An identity theft victim may need to request a waiver of overpaid benefits if the victim never received the benefits due to identity theft. To be eligible for a waiver, a claimant must have received the overpaid unemployment benefits through no fault of his or her own and it must be against “equity and good conscience” to collect from the claimant. A.R.S. § 23-787(c). Therefore, if, due to identity theft, a claimant never received the benefits for which DES is seeking repayment, he or she may be eligible for a waiver and may seek a waiver. For more information about waiver and how to seek one, see Know Your Rights: Waiver of Overpayment of Unemployment Insurance Benefits.

Tips for Identity Theft Victims

The first step, if you are worried about an adverse determination from DES due to identity theft, is to inform the DES deputy assigned to your case that you are a victim of identity theft.

If the deputy ignores your status as an identity theft victim and you receive an adverse determination from DES, you may appeal that determination. When you appeal a determination, you will have the opportunity to offer evidence to an Administrative Law Judge (“ALJ”) about the underlying issues. Because ALJ’s must consider all relevant evidence, you may:

 1. Submit evidence to DES before the hearing that demonstrates you are a victim of identity theft. The following documents might help demonstrate that you are a victim: – An Identity Theft Affidavit from the Federal Trade Commission. A victim of identity theft may contact the Federal Trade Commission (FTC) to create an Identity Theft Report by completing an online Identity Theft Affidavit,1 and taking it a police station, or by calling the Identity Theft Hotline at (877) 438-4338.2 – A Police Report. Once you report identity theft to the police, you may ask for a copy of the police report for your records.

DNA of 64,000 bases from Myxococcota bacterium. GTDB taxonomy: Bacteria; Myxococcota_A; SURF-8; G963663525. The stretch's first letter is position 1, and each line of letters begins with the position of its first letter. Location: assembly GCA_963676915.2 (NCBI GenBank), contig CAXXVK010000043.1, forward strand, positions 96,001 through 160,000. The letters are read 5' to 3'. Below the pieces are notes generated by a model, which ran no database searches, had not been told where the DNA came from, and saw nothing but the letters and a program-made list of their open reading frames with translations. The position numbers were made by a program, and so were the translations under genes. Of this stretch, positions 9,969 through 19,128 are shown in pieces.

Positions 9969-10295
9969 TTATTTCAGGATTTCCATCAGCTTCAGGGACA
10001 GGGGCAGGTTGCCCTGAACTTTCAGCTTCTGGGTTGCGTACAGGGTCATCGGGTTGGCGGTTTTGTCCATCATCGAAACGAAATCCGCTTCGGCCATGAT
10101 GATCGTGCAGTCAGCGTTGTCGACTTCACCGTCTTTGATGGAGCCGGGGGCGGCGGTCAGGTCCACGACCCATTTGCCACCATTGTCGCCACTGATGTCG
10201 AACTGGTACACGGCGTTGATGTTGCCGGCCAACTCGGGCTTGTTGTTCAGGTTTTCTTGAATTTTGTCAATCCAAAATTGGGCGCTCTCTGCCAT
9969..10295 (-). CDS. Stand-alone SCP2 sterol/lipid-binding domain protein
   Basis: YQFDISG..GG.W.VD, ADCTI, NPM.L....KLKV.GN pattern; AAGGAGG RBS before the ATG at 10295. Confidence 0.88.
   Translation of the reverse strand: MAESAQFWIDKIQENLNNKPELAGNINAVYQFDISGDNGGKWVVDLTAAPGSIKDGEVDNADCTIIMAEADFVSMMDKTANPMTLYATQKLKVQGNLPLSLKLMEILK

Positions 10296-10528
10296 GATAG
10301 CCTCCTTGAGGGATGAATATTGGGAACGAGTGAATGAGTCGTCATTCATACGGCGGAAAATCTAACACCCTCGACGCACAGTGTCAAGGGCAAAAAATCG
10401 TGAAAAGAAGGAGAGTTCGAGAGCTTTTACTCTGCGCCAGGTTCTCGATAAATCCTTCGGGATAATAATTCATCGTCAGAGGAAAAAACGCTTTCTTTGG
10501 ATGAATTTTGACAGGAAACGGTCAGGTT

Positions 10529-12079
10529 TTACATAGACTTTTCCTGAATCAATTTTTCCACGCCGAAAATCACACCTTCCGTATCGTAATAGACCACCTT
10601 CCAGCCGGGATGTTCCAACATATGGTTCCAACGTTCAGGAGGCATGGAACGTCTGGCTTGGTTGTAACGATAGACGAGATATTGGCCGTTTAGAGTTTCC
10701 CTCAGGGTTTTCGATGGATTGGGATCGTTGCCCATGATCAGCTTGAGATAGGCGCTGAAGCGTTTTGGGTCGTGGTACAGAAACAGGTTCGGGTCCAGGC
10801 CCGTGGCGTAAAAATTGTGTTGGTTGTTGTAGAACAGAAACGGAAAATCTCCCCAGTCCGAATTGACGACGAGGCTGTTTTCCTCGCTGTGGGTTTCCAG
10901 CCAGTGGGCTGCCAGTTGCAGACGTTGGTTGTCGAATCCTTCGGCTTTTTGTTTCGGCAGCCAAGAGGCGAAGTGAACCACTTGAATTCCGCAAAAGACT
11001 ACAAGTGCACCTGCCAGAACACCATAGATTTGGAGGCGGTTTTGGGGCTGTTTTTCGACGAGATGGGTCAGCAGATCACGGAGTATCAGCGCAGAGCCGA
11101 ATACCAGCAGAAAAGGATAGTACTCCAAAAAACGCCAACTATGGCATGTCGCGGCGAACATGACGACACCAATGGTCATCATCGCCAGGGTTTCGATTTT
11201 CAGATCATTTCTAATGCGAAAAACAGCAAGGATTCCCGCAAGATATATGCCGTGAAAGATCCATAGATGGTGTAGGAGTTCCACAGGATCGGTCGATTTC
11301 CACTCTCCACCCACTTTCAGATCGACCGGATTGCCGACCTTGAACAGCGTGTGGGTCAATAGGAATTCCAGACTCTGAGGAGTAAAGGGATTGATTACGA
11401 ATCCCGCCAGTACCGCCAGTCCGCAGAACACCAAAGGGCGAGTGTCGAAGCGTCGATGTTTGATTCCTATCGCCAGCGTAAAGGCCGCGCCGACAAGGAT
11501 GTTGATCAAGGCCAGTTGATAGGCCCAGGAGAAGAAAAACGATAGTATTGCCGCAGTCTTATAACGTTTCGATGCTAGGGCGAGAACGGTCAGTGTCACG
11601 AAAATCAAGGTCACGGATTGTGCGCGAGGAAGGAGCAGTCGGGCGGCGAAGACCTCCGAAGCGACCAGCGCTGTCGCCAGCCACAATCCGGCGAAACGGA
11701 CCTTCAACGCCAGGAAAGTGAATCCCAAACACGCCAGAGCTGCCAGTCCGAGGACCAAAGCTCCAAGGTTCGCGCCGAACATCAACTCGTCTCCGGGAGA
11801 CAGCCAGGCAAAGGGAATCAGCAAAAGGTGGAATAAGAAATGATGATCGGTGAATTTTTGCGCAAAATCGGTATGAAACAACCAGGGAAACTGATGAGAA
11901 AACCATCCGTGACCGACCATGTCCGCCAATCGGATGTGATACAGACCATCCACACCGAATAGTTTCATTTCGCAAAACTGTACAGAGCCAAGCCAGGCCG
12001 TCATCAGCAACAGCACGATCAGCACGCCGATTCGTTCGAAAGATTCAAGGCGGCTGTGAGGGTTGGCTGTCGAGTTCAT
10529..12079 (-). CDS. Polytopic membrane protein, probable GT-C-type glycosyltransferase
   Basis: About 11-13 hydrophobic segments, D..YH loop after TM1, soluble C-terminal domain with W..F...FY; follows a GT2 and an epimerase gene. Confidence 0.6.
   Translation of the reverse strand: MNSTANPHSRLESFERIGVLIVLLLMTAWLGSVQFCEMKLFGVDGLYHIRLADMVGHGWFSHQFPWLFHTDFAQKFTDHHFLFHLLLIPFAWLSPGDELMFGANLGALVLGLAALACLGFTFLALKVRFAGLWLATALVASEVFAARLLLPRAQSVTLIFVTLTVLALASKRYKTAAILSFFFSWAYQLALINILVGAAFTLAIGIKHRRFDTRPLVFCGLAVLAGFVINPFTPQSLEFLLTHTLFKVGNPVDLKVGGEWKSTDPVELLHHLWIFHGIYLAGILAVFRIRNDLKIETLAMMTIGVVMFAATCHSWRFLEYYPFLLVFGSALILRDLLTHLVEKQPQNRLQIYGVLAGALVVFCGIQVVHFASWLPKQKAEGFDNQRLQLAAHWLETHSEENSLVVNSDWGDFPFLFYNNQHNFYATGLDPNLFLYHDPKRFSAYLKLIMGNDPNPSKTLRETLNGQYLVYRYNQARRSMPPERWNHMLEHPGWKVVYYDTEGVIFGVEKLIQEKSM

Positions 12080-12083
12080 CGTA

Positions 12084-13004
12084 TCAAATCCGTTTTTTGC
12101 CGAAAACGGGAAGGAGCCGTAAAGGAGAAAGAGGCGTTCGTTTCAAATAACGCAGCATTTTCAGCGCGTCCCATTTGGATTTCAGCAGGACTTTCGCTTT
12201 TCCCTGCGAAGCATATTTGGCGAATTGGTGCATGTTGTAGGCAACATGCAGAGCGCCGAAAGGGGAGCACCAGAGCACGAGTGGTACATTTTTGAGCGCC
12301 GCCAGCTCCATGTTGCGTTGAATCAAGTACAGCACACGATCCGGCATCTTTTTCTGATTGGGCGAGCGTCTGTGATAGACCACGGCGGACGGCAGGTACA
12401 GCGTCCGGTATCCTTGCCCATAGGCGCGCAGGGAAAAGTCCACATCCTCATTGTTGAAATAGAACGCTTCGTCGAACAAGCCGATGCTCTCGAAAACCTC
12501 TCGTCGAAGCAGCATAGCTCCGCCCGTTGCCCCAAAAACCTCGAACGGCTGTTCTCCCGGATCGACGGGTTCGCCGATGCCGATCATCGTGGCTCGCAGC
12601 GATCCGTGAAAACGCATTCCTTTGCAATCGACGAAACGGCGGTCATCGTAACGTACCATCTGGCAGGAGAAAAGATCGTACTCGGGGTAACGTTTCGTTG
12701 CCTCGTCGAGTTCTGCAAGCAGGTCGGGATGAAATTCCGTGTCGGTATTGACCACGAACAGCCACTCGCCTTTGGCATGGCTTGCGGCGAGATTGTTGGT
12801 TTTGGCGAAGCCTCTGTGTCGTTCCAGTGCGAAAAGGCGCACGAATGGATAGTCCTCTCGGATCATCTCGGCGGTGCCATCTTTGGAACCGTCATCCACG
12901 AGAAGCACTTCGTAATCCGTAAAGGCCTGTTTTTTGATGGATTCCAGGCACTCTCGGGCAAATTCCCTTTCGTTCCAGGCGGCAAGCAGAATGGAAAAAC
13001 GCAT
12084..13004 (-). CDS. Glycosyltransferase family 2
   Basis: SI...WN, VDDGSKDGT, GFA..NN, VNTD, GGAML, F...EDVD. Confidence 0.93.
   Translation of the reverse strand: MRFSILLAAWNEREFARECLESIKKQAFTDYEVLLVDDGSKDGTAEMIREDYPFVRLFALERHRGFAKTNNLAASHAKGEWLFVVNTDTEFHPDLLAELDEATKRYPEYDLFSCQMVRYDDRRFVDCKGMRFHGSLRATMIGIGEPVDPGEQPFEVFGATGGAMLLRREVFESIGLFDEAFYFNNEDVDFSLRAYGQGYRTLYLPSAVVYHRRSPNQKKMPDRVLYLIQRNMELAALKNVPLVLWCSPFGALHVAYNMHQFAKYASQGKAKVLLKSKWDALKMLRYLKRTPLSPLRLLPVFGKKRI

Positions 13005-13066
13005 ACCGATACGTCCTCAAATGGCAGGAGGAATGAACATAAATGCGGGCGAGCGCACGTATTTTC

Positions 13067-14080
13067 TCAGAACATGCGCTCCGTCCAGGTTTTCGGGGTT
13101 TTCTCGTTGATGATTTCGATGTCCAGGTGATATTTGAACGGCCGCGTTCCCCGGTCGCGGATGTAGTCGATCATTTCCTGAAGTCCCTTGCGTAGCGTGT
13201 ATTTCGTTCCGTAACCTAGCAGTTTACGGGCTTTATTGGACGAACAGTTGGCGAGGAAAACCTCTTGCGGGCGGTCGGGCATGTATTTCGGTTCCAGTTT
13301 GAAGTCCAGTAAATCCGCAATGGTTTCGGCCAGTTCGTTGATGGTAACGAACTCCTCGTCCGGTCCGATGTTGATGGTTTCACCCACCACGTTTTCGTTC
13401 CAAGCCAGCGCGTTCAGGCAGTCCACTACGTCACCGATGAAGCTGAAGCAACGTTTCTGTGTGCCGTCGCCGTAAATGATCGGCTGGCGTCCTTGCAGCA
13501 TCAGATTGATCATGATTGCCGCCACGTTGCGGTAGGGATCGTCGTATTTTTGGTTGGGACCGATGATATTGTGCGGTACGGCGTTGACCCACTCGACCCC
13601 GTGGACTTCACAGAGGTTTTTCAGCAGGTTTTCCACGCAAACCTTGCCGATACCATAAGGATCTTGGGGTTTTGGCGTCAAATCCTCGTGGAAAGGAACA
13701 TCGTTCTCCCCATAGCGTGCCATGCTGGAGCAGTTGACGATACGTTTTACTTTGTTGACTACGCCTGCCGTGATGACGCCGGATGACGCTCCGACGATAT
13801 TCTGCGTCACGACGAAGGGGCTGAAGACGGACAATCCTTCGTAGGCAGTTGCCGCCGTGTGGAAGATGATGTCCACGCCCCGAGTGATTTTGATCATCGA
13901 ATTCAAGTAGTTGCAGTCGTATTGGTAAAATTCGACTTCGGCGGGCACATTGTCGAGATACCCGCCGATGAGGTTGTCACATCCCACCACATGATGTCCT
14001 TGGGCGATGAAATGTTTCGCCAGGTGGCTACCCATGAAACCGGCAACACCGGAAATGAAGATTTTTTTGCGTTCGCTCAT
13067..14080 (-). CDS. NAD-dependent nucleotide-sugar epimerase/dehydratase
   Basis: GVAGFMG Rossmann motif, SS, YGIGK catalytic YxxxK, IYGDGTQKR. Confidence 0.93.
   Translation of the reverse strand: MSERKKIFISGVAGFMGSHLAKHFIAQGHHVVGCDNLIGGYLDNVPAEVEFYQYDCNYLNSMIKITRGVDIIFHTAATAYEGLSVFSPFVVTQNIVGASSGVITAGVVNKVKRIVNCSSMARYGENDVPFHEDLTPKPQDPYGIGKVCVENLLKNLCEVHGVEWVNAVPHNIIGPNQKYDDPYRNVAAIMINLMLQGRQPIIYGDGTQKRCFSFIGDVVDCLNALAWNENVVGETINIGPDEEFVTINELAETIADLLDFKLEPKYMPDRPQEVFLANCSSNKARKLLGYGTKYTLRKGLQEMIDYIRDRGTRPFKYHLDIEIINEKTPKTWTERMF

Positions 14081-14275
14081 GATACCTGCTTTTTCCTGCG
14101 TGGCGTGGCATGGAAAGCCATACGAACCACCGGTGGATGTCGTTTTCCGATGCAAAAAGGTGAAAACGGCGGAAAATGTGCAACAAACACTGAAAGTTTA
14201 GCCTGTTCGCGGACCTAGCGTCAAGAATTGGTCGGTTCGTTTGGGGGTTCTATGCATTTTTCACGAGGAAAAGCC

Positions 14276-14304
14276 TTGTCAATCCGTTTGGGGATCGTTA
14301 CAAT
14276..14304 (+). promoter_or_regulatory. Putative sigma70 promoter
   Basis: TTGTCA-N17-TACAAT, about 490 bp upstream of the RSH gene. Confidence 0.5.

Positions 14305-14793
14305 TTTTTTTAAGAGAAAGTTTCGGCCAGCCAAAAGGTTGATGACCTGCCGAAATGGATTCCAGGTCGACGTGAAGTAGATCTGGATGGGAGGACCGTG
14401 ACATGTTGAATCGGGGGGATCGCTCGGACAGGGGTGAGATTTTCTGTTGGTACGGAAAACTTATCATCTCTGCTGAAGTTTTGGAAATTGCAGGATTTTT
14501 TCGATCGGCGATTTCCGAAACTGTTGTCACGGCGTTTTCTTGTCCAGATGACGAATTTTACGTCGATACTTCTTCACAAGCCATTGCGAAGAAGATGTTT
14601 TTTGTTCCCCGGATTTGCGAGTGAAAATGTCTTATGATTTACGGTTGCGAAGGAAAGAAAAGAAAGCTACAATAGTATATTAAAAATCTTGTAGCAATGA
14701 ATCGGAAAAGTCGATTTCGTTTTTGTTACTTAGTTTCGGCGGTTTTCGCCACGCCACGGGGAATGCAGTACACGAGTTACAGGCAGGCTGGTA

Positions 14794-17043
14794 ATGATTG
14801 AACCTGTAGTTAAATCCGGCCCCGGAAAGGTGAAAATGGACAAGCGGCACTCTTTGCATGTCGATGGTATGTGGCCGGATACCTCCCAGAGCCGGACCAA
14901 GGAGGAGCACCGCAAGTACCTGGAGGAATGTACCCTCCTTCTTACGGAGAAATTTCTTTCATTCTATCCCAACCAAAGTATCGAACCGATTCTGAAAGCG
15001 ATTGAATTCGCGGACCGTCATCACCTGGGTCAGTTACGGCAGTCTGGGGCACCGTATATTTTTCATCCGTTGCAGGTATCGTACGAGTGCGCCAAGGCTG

2. Inform the ALJ that you were a victim of identity theft and why that matters. – Explain to the ALJ how the identity theft has affected you in the phase of the unemployment benefits process that you are in, as discussed above.

3. Consult with an attorney if you need legal advice. – You may contact the Work-Life Law and Policy Clinic for further information about unemployment insurance at (480) 727-2382 or seek a referral at http://www.AZLawHelp.org.


--------------------------------------------------------------------------------
Contributing Attorney: Marcy Karin is the Faculty Supervisor of the Work-Life Law and Policy Clinic at Sandra Day O'Connor College of Law at ASU.

Prepared by Zachary Rosenberg, Kyle Orne & Laura Anderson, Certified Limited Practice.

Last updated April 8, 2015.

1 Federal Trade Commission: Consumer Information Page, Create an Identity Theft Report. https://www.consumer.ftc.gov/articles/0277-create-identity-theft-report.

2 Other steps to consider include: (1) submitting an identity theft affidavit with the Internal Revenue Service (IRS) at http://www.irs.gov/pub/irs-pdf/f14039.pdf; (2) filing a Consumer Complaint Form with the Arizona Attorney General’s Office at https://www.azag.gov/complaints/consumer; (3) obtaining a free credit report at https://www.annualcreditreport.com to see if the identity theft has impacted your credit in other ways; and (4) placing a free “active duty alert” on your credit reports if appropriate by contacting one of the nationwide consumerreporting companies: Equifax: (800) 525-6285 or www.equifax.com; Experian: (888) 397-3742 or www.experian.com; or TransUnion: (800) 680-7289 or www.transunion.com.